Microbes and food 1. Menu - you are what you eat
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Wine bottles
Picture 1.15a Wine on sale in the supermarket.

1.15 Wine
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What is it?
Wine is an alcoholic drink. It has been made for many centuries by fermenting a variety of fruits. Most wine is made from grapes. Fruit juice contains simple carbohydrates that the yeasts can start to break down straightaway, without any other processing.
Alcoholic drinks include wine, cider and beer. They are made by fermentation during a process called brewing. Most fruit and vegetables can be used to make an alcoholic drink because they contain carbohydrates such as starch and glucose sugar. When the carbohydrate is fermented by yeast, one of the products is alcohol.

Glucose -> alcohol + carbon dioxide + water

Generally grapes are used to make wine, apples for making cider and cereals such as barley or wheat for brewing beer.

How is it produced?
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When they are harvested, the grapes are crushed. This is the beginning of the sequence. Roll over the titles (starting with Crushing) to find out more.
Picking grapes photo
Picture 1.15b Harvesting the grapes for wine.
Bottling wine photo
Picture 1.15c Bottling the wine.
Crushing
Once the stalks have been removed, the grapes are crushed to a ‘must’ of pulp and skins. All grapes have white juices. Red wine is made by leaving the skins of red grapes in contact with the must for a while during fermentation to release the pigments.
The skins and fruit fibres are separated out.
Traditionally yeasts and bacteria living on the grape skins started the fermentation. Nowadays the must is heated or treated with sulphur dioxide to kill the naturally present microbes before a starter culture of wine yeast with known characteristics is added. The juice is fermented at 20-28ºC for 3-5 days.

The amount of sugar in the must, the fermentation period and the alcohol tolerance of the yeast affect the sweetness of the wine and the alcohol content. It can range from 10-18%. A dry wine results if all the sugar is fermented.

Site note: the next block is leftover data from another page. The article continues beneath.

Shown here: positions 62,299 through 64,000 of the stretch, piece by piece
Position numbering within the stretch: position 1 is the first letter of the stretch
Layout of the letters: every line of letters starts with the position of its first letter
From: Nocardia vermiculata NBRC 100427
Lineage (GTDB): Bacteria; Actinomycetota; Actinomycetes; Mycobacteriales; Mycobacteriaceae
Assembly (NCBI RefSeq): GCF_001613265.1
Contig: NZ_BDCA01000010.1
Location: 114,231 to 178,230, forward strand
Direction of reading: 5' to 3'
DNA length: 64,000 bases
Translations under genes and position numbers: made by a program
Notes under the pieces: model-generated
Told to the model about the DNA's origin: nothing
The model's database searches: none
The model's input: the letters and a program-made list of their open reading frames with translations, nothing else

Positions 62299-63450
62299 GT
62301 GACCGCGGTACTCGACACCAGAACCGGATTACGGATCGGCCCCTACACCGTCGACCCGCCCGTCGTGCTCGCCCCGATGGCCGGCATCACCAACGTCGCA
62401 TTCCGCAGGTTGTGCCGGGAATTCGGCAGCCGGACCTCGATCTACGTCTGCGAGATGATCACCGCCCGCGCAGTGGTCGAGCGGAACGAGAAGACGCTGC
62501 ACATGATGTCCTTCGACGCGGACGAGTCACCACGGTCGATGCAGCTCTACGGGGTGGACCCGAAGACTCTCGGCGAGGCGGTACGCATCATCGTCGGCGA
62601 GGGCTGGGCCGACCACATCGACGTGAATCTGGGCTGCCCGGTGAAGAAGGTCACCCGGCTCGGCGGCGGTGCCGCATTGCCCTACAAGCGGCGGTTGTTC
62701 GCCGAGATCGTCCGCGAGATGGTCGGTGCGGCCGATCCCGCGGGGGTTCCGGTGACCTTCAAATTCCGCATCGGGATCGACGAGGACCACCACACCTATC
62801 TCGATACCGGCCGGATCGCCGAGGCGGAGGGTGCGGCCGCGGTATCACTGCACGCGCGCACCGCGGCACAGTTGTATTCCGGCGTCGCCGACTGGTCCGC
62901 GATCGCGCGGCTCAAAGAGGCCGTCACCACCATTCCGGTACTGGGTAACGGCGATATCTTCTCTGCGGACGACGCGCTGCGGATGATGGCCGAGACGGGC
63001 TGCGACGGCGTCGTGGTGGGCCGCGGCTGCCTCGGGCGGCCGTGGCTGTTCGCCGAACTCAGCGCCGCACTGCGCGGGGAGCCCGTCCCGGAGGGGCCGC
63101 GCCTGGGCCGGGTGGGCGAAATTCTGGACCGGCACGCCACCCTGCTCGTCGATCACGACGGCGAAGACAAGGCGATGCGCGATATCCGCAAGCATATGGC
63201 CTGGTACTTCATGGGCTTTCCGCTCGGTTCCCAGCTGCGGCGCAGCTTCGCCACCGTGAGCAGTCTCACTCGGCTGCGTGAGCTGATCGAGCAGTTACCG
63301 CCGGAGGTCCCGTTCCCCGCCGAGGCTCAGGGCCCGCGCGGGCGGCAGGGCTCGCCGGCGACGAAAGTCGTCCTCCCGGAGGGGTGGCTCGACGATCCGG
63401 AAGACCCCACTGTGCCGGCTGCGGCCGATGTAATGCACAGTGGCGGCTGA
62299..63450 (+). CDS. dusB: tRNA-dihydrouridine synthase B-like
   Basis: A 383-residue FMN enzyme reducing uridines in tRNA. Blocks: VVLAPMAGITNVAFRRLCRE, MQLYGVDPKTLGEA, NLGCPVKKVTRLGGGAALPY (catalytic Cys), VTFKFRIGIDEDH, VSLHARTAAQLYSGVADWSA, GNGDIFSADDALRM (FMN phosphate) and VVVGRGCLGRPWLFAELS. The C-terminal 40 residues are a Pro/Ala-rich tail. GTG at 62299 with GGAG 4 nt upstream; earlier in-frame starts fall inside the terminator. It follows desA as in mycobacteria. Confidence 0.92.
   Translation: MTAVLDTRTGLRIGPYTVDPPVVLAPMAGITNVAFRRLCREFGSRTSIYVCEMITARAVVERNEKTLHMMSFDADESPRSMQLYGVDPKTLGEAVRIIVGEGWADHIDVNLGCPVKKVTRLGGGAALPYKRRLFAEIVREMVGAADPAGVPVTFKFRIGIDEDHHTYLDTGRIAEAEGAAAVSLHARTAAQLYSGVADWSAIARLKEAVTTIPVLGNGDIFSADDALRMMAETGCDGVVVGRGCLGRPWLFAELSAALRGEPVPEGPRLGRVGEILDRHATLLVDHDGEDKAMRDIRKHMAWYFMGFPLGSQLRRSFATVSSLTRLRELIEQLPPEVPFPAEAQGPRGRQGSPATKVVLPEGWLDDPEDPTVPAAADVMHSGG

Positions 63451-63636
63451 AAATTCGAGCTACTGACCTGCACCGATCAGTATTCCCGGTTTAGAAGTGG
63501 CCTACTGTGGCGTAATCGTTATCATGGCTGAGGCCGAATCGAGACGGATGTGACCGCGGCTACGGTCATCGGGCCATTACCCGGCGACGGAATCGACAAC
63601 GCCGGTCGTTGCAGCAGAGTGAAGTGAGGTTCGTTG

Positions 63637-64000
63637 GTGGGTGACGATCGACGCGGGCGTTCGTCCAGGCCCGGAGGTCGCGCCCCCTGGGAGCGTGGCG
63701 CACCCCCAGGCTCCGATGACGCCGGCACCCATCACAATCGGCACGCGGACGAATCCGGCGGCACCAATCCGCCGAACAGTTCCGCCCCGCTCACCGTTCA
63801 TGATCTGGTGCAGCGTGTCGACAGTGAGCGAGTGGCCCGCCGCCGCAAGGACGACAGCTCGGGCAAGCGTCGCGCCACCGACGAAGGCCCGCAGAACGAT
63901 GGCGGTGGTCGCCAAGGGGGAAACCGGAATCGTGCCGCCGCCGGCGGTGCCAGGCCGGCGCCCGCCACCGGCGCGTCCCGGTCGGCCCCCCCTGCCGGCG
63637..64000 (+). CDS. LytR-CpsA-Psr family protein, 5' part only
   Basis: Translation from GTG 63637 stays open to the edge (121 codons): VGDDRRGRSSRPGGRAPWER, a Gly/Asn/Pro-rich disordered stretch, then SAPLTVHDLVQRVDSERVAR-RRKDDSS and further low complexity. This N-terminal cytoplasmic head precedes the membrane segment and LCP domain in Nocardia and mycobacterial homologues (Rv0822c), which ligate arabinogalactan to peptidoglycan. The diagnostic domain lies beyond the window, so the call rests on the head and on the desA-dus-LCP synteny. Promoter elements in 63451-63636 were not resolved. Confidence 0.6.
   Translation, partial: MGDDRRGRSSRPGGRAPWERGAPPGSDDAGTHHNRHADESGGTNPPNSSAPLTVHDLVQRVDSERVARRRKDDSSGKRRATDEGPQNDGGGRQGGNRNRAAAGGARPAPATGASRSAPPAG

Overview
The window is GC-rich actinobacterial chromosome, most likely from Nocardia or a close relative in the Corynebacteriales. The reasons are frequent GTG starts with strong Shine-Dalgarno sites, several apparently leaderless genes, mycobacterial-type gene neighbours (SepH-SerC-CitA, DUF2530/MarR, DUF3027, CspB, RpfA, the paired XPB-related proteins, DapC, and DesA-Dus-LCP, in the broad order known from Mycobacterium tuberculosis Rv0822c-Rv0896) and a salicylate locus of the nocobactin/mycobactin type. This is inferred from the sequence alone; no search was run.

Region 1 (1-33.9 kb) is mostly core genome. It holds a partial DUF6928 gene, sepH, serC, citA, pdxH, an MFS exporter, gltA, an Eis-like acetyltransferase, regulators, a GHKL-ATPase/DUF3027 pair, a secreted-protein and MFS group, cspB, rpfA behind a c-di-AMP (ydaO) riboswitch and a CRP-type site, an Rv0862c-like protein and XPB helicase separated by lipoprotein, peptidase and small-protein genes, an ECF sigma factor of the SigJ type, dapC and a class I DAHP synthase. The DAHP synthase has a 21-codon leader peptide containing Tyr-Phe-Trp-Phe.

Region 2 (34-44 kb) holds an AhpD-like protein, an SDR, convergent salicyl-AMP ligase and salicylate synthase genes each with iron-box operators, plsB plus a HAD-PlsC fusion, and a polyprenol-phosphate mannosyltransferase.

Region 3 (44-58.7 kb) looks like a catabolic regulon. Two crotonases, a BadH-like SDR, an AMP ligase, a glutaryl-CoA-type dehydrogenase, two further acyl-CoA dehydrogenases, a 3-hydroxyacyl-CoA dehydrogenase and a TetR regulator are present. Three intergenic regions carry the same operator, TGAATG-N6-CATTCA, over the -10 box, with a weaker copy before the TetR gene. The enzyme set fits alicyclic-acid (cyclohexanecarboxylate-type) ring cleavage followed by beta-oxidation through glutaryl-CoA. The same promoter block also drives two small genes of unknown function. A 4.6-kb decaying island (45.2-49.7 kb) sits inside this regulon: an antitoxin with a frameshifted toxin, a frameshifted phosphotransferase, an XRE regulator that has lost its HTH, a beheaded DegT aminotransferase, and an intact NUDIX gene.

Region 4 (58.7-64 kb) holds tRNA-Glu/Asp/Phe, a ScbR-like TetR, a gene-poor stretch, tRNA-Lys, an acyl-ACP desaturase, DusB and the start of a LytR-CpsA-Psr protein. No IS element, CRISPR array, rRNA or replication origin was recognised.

The large amount of carbon dioxide formed during fermentation escapes through a special one-way valve that stops any dirt or unwanted micro-organisms getting into the vat.
The wine is run off into a settling vat or barrels. The yeast that has grown during the fermentation falls out as a sediment known as ‘lees’ and is removed. The sulphur dioxide treatment is repeated. A secondary malo-lactic fermentation by bacteria often takes place at this stage, which reduces the wine’s sharp-tasting malic acid content and contributes to the flavour of the final product.
The wine is stored in barrels or vats at low temperature for a year or more to allow the flavours to develop. Complex chemical changes take place during ageing. Sometimes wine is aged only in the bottle.
Any remaining microbial growth and other particles are removed by filtration or by adding special compounds called fining agents.

The wine is filled into sterile bottles, corks or screw caps are fitted and plastic or lead seals placed over the top to keep out the air.

The wine continues to mature in the bottle. White wine is usually sold without much ageing, but red wine is often kept for several years to enable the full flavours to develop.

To make sparkling wines such as champagne, the fermentation is allowed to continue in the bottle. Sediment that collects in the neck of the bottle is removed by freezing that area, and removing the cork which 'disgorges' the accumulation. The bottles are refilled with clear sparkling wine which has been disgorged, corked and labelled.

If you use a kit to make wine at home, the fruit juice is provided as a concentrated syrup. You have to dilute this and add yeast to it.

How does it spoil?
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As wine is the product of an active fermentation, there are several ways it can deteriorate. If the excess yeast cells are not removed and the sugar content is too high, fermentation can continue after bottling, resulting in a ‘prickly’ wine, the corks blowing out or even the bottle exploding! A type of yeast called Zygosaccharomyces can also spoil wine. Red wine spoilage is often due to acetic acid bacteria. Residual sulphur dioxide, along with strict attention to hygiene during production, help to control most spoilage microbes. Storing wine bottles on their side also helps to prevent spoilage because any oxygen getting in through the cork is not concentrated at the top of the bottle, where the levels might be high enough to encourage bacterial growth.

The type of bottle closure actually affects the quality of the wine. Traditionally, corks have been used. Most are made from the bark of the cork oak tree which is ideal because it is flexible and does not allow oxygen or moisture through. Some stoppers are made from glued cork chips, although increasingly plastic ones are becoming favoured. This is because as cork is a living thing, it does vary in quality and moulds can sometimes grow in it which contaminate the wine. ‘Corked’ wine has a bad smell and tastes horrible. Some wine producers have even moved over to screw caps which completely prevent microbial contamination.

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Can it be harmful?
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As with all alcoholic beverages, harmful microbes are unlikely to grow in wine due to the concentration of ethanol present and the acidity of the drink. There is far more danger likely from the alcohol itself, which can be toxic to the body if too much is consumed, damaging the heart, liver and brain.
Warning
Wine is an alcoholic drink. Alcohol can be dangerous to health.